Saudi Arabia Follows Post-Oil Blueprint With Jordan Plan

  • Deal on nuclear power cooperation, uranium extraction expected
  • Jordan's economy is struggling with influx of Syrian refugees

Saudi Arabia and Jordan agreed to set up a joint coordination council that will oversee investments by the Saudi Public Investment Fund.

The fund’s investments will be the largest in Jordan in decades and "will unblock billions of dollars" for the Hashemite kingdom, Bassem Awadallah, King Abdullah II’s special envoy to Saudi Arabia, said by phone from Amman. Agreements on nuclear power cooperation and on uranium extraction are also expected to follow, he said.

"We’ve never had an Arab investment fund that has come to commit billions of dollars in investments in leading sectors of the economy in Jordan," Awadallah said. The new council will determine which sectors will be chosen and how much will be invested, and the two countries will also cooperate in Jordan’s Aqaba special economic zone, Awadallah said.

While Saudi Arabia has long used its financial clout to bolster its political influence in the Middle East and beyond, a recent drive to expand regional investments is also part of its plan to reduce its reliance on oil. The Jordan agreement follows a deal between Egypt and Saudi Arabia to build a bridge connecting the two nations, part of an agreed $25 billion of Saudi investment that includes the development of an industrial area near the Suez Canal.

Trade Links

The bridge between Egypt and Saudi Arabia will boost trade and help to link major business hubs in the region, including Jordan and other countries, Saudi Deputy Crown Prince Mohammed bin Salman said in an interview with Al Arabiya television this week.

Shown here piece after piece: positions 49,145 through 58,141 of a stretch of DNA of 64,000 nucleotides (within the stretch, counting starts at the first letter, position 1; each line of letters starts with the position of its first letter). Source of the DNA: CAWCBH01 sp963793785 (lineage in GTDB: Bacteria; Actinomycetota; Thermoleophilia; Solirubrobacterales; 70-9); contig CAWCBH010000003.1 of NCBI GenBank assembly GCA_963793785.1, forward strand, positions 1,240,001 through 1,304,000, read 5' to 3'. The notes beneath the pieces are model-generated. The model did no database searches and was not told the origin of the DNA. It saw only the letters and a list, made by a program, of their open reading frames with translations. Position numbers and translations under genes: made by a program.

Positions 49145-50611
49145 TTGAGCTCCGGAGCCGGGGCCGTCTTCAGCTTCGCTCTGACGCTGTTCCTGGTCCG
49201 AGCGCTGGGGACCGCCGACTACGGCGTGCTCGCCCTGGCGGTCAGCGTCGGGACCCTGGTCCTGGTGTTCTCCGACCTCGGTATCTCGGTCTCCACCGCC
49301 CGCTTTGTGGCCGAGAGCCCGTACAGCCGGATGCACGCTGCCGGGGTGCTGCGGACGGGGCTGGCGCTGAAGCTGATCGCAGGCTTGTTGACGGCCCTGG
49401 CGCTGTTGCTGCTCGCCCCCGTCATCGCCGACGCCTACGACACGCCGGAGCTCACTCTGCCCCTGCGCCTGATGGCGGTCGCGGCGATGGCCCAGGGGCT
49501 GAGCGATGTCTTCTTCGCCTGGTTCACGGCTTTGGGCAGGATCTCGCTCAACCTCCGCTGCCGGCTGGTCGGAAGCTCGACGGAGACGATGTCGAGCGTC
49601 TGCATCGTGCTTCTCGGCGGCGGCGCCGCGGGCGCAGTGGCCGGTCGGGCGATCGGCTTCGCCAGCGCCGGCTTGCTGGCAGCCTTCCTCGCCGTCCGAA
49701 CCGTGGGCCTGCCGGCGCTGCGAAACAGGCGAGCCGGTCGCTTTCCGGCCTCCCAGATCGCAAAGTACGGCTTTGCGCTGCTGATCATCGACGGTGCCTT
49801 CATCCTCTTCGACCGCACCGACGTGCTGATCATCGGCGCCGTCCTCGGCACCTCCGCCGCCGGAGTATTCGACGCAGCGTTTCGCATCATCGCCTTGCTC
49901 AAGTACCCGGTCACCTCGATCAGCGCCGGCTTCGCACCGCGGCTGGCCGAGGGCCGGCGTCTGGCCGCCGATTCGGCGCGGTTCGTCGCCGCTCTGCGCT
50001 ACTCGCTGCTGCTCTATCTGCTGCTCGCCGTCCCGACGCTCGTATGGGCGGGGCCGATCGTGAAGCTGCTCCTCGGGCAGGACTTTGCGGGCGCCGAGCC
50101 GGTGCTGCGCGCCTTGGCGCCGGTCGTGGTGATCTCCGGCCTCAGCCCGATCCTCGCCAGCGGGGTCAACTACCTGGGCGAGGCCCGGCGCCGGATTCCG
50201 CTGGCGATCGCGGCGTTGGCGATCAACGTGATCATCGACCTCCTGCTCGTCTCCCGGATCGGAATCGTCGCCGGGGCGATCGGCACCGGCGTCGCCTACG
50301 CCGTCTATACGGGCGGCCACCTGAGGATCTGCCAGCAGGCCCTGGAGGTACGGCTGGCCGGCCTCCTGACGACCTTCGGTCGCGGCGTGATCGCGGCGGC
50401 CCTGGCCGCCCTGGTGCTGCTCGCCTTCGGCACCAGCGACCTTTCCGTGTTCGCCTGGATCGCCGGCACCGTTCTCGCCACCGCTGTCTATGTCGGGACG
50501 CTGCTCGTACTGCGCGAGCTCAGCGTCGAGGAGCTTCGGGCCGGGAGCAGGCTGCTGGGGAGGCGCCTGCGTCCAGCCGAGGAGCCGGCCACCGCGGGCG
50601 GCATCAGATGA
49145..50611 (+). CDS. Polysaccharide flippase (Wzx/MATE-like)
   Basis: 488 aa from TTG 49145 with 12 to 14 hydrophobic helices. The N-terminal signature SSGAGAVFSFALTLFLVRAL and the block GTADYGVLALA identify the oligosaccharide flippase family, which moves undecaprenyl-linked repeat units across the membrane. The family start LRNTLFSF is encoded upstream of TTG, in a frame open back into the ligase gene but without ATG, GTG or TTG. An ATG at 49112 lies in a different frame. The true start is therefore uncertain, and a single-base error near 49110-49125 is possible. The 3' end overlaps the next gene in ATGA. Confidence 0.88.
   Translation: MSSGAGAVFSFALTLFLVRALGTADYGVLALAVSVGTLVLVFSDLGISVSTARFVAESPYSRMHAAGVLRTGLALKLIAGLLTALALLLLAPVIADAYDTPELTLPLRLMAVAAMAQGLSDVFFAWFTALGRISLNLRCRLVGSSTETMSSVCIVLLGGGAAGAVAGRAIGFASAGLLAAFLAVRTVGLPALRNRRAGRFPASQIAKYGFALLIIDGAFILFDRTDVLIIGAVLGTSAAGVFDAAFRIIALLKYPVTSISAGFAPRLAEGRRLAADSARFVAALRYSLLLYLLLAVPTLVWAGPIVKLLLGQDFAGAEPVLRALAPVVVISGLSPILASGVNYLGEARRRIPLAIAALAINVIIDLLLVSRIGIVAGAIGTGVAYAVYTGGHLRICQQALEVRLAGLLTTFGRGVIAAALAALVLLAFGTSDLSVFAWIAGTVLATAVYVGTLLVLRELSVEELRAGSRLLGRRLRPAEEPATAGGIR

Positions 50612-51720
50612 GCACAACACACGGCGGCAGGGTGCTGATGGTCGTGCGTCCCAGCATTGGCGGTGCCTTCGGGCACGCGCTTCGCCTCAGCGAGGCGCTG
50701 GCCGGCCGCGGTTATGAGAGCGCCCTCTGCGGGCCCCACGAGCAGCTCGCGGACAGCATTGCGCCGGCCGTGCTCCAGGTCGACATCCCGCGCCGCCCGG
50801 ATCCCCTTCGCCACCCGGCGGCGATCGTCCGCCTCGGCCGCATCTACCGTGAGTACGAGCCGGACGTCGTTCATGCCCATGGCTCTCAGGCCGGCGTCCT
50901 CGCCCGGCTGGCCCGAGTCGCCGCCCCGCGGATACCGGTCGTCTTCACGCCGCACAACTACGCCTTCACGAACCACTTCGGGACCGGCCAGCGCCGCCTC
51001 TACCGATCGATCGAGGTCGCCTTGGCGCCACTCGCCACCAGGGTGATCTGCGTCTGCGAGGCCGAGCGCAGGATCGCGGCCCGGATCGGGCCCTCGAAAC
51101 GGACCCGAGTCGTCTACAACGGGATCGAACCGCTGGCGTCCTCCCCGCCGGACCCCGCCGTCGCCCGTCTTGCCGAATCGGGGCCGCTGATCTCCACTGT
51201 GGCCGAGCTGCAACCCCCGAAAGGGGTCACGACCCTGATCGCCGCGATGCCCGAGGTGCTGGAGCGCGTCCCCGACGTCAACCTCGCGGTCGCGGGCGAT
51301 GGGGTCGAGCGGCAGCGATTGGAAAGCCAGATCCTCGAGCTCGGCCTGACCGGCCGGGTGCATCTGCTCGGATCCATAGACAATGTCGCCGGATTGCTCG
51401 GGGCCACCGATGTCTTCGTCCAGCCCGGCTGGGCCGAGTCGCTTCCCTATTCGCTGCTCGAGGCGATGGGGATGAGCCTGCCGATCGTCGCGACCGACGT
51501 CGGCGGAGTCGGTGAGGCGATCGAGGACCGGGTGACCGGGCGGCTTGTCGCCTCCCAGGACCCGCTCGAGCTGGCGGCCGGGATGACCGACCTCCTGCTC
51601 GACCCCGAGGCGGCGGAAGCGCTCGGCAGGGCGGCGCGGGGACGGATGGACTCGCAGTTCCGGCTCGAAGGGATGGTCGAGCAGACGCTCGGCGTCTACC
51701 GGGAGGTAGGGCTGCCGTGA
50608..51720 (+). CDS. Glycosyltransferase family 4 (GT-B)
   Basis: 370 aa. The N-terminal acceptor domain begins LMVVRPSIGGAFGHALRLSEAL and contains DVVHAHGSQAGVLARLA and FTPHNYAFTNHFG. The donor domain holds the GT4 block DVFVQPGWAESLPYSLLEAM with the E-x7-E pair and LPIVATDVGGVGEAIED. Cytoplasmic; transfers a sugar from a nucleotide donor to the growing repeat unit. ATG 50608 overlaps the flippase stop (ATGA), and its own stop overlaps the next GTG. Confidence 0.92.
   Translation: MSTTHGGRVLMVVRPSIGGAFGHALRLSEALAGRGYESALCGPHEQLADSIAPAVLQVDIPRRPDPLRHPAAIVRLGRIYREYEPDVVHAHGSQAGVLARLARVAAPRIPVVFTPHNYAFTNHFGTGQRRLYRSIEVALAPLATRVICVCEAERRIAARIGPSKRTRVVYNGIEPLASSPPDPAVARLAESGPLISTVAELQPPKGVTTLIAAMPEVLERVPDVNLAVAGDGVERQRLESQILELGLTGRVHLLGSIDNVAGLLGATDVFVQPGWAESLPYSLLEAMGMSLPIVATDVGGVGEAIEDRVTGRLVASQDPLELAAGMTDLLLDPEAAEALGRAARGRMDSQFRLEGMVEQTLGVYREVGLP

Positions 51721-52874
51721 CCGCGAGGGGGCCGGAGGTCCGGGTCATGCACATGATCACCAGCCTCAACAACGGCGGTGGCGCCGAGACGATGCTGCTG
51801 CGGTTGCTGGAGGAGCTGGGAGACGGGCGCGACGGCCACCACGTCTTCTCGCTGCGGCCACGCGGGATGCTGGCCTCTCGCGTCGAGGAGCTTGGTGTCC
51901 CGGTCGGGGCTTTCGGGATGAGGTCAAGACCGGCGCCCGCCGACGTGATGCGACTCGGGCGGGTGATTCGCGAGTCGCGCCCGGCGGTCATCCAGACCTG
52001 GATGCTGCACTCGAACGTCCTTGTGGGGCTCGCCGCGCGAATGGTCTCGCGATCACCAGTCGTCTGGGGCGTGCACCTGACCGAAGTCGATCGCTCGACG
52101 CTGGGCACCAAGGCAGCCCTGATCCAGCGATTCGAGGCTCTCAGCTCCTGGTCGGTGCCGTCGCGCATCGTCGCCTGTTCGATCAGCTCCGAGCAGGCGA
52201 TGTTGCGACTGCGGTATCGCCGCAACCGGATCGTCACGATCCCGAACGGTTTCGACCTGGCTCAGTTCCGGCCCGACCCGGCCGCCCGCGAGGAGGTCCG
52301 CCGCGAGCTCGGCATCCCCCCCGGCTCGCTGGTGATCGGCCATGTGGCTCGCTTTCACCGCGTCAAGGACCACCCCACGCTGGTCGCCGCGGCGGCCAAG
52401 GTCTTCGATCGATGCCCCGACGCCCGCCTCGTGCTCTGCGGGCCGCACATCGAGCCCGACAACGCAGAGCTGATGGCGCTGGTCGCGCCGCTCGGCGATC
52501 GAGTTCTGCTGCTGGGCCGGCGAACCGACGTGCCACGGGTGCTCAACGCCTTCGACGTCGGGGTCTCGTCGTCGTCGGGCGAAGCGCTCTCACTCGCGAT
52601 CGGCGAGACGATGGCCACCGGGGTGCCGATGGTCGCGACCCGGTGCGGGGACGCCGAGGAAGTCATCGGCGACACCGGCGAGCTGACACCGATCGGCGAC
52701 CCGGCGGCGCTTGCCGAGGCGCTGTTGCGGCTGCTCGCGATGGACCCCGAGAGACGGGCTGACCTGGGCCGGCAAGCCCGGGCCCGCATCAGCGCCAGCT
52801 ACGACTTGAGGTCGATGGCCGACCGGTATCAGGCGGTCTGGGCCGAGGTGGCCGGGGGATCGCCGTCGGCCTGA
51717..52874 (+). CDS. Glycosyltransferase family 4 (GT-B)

Some economists are still skeptical about the kingdom’s post-oil blueprint.

“While the government’s longer-term ambitions are commendable, they need to be taken with a pinch of salt,” Jason Tuvey of Capital Economics wrote in an e-mailed report. “All Saudi governments since the 1970s have outlined plans to wean the country off its ‘addiction to oil,’ but in practice, little has changed.”

For Jordan, attracting foreign investment is crucial to strengthen an economy battered by the influx of as many as 1.5 million refugees who have fled the war in Syria. The Jordanian economy will grow about 2.7 percent in 2016, less than the 3.5 percent previously forecast, Finance Minister Omar Malhas said in an April 25 interview.

The joint coordination council will be headed by Prince Mohammed and Jordanian Prime Minister Abdullah Ensour, Awadallah said. The council will meet at least once a month for the next five months to reach an agreement on the investments, he said.

“We need major investments in leading sectors of the economy that will create jobs, that will have multiplier effects, that will increase our exports and that will open up our markets," Awadallah said. "Jordan has major advantages that Saudi Arabia can also take advantage of."

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